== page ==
“Why Me Again?” How Karen Rice Coped With Stage 3 Colon Cancer After Beating Breast Cancer

October 20, 2016  |  

img_6092By Karen Rice

When I was diagnosed with breast cancer a few years back the first thing came to mind was “death sentence.” However, I found out later that it was truly an awakening for me; even after being diagnosed with colon cancer a few years later.

I began questioning, as most people do, why, why me? But instead of bemoaning my fate, I eventually decided to look for the positive side of my diagnoses. There had to be a reason for it all. Hearing you have cancer is frightening — just the sound of the word itself — and no matter what you’ve heard in the media or from others dealing with cancer, all you know is cancer kills. Once you enter the world of cancer, all you want to do is fight and find out all there is to know to get rid of it. I knew I had a battle, but I also had hope.

My MD told me since I was at an early stage of breast cancer, I wouldn’t need chemo/radiation, but I would have to have my entire breast removed. Still my mind wandered, thinking the MD could be wrong, some of the cancer could have spread. You hear about that happening all the time.

Once I began my journey, I remember running into people who told me I was in denial about my condition because I didn’t look or act like I had cancer. I still worked and went on about my business because I thought, Why do I have to go around looking or acting a certain way, just because I have cancer? I wasn’t in denial, I came to an understanding. There wasn’t much I could personally do about the cancer myself. I had to allow the doctors and the medications to do what they were designed to do. All I could do was pray and move forward. I’m not saying I didn’t have moments of crying because there were many. When I left the MD after receiving the diagnosis, I drove around for hours. I had no idea where I was going, but I knew I couldn’t go home yet. I didn’t want to go home to my daughter where she could see that I was upset. So I waited until I calmed down and got all my tears out. I didn’t want to frighten or upset her; I also wanted my child to know that everything was going to be OK, even if I wasn’t so sure that it would be.

The tears came many more days, but I was able to hold them in when I was around others. I didn’t want anyone to see me sweat. Most people were already looking and staring at me as if I was already lying in a coffin. I wanted everyone to see that I wasn’t worried, even though I’m still not that confident that I’m going to be OK in the long run. But in the midst of my treatment, there was always something in the back of my mind telling me I was going to be OK, and I went about each day, each treatment, and each surgery with that mind set.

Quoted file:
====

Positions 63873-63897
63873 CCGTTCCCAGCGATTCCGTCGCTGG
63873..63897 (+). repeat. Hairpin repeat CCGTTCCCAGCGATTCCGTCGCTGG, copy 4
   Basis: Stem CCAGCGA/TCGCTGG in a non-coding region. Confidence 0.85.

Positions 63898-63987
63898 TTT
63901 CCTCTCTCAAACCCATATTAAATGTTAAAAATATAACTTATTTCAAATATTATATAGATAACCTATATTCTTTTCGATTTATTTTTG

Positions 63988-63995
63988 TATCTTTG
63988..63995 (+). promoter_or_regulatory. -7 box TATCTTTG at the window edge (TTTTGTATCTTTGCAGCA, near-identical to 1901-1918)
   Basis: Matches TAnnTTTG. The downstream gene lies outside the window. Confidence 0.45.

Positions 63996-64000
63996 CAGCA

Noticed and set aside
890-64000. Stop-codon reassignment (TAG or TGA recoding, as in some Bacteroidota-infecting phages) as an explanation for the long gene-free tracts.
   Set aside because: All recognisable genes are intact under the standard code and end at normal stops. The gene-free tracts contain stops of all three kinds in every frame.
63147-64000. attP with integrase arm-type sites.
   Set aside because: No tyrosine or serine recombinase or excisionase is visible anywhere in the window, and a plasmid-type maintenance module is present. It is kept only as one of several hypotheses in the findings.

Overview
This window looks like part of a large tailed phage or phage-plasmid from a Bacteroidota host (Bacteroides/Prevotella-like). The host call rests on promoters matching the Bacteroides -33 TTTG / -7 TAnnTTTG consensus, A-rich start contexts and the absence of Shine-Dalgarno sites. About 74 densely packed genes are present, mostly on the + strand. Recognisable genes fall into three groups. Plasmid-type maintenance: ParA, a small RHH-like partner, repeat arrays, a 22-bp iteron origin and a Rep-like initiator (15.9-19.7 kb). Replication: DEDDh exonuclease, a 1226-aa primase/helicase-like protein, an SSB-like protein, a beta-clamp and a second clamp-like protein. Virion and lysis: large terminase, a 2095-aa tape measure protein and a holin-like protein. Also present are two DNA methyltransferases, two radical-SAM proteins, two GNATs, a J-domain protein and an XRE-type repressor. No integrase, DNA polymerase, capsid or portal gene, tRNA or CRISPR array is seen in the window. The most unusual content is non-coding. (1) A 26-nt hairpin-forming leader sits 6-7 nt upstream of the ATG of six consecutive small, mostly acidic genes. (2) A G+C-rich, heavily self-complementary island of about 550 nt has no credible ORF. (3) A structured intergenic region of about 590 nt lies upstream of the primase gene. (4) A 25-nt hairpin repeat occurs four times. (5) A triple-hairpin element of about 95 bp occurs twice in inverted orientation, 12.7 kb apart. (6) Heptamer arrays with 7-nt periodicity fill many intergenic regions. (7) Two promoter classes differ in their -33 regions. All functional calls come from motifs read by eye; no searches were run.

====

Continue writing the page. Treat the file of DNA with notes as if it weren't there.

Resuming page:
I had to have multiple surgeries during my breast cancer period because I began to experience extreme pain. I had thoughts that perhaps the cancer had spread to other organs, where else could all this pain be coming from? Doubts of my survival began running through my head. I had so much pain in and around the surgical site — stinging, burning, sharp pain, dull pain — it felt as if the area around the scar would burst. One of the doctors I saw (there were several) gave me an order to go through massage therapy because along with the extreme pain from my surgery site, I had developed Lymphedema (swelling in arms or legs) due to the many lymph nodes that had been removed around my breast surgery site.

Once I began therapy, I couldn’t stand for the therapist to touch me, the area was too painful to touch. The sessions were canceled immediately; I didn’t see the need for them. Once I had exhausted all of my options from pain meds to nerve blockers I decided there was nothing more that could be done but to live with the pain. The MDs finally gave me a name for my condition: Neuropathic/Severe Nerve Damage, including Post Mastectomy Pain syndrome.” The pain is with me all the time, increasing when it’s aggravated or during extreme weather;  but when you have no choice but to deal, you deal.